The focus here is of course on the Vietnam War. A colonel has gone renegade and needs to be killed. A captain is sent to do the job. On his way he comes across various units, one of whom treats war as a picnic outing. Human nature, it would seem, would politicize almost anything. Video cameras roll as soldiers pretend to be caught in an ambush. Officers having their pictures taken for publicity stunts. This would have been disturbing in itself, this total disregard for human suffering, of the people of the land they have invaded and their own wounded and killed. But it is apparent that these men only do these things to feel normal, or whatever passes for normal during a bloody war.

As the captain travels up the river, the banks are littered with unattended dead. No one has the time and the interest to bury them. The whole pointlessness of war is shown with poignant imagery. One would think two wars that caused the deaths of tens of millions would have been enough to teach mankind the lesson of a lifetime. Still about one and a half million Vietnamese had to perish, not to count the dead of several other wars. And the lesson is still not learnt.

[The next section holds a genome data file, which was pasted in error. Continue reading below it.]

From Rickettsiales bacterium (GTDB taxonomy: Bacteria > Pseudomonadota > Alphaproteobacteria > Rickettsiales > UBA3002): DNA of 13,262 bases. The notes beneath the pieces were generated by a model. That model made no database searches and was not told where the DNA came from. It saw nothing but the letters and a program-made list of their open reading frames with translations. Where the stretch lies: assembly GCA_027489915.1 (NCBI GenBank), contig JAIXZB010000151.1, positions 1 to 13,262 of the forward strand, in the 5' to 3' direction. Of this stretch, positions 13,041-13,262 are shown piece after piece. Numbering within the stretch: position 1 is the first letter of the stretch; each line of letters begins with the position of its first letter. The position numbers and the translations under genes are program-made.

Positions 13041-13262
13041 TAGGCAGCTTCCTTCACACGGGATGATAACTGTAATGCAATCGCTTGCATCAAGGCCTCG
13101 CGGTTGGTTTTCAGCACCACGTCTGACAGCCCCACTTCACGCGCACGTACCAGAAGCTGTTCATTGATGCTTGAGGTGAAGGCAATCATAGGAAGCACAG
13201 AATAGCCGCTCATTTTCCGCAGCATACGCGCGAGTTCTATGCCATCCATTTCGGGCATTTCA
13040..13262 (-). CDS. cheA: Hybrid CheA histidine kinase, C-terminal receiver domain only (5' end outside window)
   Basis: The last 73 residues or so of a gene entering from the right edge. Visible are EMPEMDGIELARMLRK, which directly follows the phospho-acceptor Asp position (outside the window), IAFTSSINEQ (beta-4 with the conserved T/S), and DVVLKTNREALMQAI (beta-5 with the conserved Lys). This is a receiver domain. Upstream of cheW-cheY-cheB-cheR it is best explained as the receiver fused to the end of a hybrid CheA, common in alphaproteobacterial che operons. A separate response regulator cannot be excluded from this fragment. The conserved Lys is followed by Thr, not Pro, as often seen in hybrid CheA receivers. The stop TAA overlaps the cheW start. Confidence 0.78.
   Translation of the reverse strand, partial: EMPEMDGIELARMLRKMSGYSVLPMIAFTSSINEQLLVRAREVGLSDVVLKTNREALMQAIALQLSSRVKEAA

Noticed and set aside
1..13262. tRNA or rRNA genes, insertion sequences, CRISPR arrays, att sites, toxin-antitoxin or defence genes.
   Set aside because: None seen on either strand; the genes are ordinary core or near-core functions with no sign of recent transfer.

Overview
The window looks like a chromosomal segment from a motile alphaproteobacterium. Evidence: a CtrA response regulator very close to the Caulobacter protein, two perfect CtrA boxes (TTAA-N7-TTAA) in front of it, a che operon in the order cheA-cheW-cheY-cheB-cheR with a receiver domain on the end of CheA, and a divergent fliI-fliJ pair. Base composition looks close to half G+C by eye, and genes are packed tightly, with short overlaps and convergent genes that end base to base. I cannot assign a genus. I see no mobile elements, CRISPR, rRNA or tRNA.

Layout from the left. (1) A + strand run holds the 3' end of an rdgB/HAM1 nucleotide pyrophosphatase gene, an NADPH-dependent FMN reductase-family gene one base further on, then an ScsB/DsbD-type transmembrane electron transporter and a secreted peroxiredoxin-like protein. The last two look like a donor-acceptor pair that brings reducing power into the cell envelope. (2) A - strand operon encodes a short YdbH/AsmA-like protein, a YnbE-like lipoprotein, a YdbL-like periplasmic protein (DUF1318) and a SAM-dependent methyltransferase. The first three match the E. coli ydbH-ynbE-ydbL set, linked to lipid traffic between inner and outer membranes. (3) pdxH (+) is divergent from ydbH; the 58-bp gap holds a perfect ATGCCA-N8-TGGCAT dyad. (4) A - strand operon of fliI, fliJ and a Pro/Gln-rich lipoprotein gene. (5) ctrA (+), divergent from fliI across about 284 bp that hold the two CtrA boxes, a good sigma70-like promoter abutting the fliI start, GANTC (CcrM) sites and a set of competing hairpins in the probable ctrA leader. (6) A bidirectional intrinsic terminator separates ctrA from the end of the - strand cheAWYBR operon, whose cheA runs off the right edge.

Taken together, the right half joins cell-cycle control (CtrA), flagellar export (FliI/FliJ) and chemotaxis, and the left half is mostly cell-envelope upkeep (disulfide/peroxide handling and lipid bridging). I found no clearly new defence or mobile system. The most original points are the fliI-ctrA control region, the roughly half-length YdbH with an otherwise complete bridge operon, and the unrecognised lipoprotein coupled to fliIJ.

It becomes more disturbing as Captain Willard goes deeper and closer to the source of the conflict. Command structures have completely vanished. A mass hysteria seems to have gripped these men. They joke and laugh like maniacs and kill with complete apathy. This before Willard has even reached his destination. But nothing prepares you for what awaits him at the end of his journey. The colonel has gathered himself a cult following of native Cambodians and Vietnamese among some Americans too. That place gave me the creeps.

The film explored how the violence and cruelty of war alters the nature of men fighting it, especially wars of an imperial nature. How the soldiers become desensitized and dehumanize everyone, suspect everyone, kill with impunity. They may not be aware of this at the moment, but killing a human being, even one you will always consider somewhere between your pets and an insect, will have an effect on you. Coppola succeeds in showing this message loud and clear.